Still open for business

Money to fund the federal government for the rest of this fiscal year ran out on Friday, but the two parties negotiated a one-week extension without the usual rancor nor the threat of a government shutdown, probably because the president dropped his insistence on including money to cover the cost of a wall along our border with Mexico.

First quarter GDP lags, again (and predictably)

GDP growth hit a three-year low of 0.7% in the first quarter of 2017, but investors were by and large unfazed. Spending grew at only 0.3%, its slowest pace since the last three months of 2009. Given the recent readings for consumer confidence and leading economic indicators, GDP seems low and out of line, but it’s worth remembering that the government adjusts the data to eliminate seasonal influences such as holiday spending in the fourth quarter. According to The Wall Street Journal, the economy has grown at an average rate of 1% during the first quarter over the last eight years and 2.5% for the remaining three quarters. In other words, this first quarter was growth as usual, and, given all the other positive indicators, it should bounce back for the rest of 2017, with estimates for the current quarter ranging as high as 4%. The latest evidence for strong consumer sentiment came last week, when the University of Michigan said its final reading for April was 97, up from 96.9 in March and well above the pre-election reading of 87.2.

In other economic news, new home sales rose 5.8% in March from the month before to 621,000, the Commerce Department reported, the highest level since July 2016. Sales were up 15.6% from a year earlier. The S&P CoreLogic Case-Shiller Home Price Index also surged, rising 5.8% in February from a year earlier and posting its fourth consecutive all-time high. However, rising prices and tight supply held back the National Association of Realtor’s Pending Home Sale Index, which dipped 0.8% in March to 111.4 from February’s 112.4, and was up just 0.8% from March 2016. Lastly, the Labor Department said that first-time jobless claims for the week ending April 22 rose 14,000 to 257,000; the four-week moving average fell 500 to 242,250.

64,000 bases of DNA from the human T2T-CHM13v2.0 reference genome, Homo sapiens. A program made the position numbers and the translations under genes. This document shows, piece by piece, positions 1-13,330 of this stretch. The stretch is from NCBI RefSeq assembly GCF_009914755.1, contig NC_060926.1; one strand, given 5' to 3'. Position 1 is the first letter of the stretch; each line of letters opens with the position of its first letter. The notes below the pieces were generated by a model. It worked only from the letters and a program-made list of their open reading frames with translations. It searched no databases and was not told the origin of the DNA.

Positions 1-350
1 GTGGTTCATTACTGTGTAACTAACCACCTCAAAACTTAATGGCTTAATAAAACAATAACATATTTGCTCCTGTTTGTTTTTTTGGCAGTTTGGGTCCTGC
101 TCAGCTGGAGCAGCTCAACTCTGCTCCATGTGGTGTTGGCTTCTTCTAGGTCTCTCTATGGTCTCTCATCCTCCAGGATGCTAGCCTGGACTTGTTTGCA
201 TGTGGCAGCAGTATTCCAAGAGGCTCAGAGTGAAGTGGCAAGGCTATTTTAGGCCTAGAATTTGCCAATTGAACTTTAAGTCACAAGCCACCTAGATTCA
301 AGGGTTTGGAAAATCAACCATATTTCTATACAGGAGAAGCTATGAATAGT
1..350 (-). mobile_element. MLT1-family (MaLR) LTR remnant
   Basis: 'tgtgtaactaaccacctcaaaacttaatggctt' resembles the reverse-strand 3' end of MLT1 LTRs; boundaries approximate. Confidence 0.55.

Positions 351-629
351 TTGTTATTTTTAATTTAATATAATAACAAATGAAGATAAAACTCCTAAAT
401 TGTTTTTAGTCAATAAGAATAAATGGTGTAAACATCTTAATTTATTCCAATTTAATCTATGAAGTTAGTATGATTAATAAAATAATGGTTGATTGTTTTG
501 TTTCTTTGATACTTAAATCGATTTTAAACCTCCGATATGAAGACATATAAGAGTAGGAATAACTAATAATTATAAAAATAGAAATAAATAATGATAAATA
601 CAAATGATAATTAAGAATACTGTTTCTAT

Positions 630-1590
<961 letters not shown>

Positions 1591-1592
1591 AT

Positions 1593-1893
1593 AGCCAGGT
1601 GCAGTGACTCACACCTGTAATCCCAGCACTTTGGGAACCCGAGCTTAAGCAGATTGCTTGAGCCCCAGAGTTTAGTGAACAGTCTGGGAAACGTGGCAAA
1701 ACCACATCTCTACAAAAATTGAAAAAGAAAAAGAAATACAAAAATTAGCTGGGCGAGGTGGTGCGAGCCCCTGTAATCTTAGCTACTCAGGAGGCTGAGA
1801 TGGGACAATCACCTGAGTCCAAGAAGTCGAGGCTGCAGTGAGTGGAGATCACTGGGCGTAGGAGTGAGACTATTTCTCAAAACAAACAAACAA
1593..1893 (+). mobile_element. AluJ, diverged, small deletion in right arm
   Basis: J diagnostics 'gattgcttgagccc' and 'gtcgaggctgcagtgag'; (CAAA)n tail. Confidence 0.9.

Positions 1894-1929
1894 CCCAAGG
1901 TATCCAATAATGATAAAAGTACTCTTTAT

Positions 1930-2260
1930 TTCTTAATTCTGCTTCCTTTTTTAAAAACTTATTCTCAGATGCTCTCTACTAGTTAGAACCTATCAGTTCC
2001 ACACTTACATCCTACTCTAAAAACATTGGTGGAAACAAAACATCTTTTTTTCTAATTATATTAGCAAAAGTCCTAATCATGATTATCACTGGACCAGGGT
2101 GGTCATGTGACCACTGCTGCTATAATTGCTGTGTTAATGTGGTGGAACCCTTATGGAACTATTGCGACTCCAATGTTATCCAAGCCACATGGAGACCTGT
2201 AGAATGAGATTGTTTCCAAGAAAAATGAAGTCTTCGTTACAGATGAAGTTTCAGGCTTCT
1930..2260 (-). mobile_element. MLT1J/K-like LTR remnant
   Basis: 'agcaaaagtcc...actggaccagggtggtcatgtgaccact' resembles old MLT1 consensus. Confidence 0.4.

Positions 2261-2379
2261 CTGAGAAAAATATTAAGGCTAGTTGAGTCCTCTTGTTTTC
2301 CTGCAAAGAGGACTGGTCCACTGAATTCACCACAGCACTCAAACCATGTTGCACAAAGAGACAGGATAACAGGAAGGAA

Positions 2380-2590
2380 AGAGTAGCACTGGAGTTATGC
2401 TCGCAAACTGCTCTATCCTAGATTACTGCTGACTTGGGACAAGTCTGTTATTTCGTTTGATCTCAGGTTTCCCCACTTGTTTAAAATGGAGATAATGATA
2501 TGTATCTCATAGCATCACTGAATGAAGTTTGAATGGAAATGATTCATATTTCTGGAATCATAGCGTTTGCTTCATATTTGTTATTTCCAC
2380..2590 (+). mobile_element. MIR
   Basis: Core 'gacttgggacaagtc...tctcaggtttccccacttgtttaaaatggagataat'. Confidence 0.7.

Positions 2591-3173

A look ahead

This week will be a busy one, with more news about President Trump’s tax plan and the possible reemergence of the health care bill, not to mention the need to fund the federal government and the election in France on Sunday. There will also be updates on personal consumption expenditures, manufacturing, construction spending, vehicle sales, the trade balance, nonfarm productivity, factory orders, orders for durable and capital goods, along with consumer credit. In addition, the Federal Reserve will meet on Tuesday and Wednesday (it’s expected to leave its rate unchanged), and on Friday the government will release the unemployment rate for April.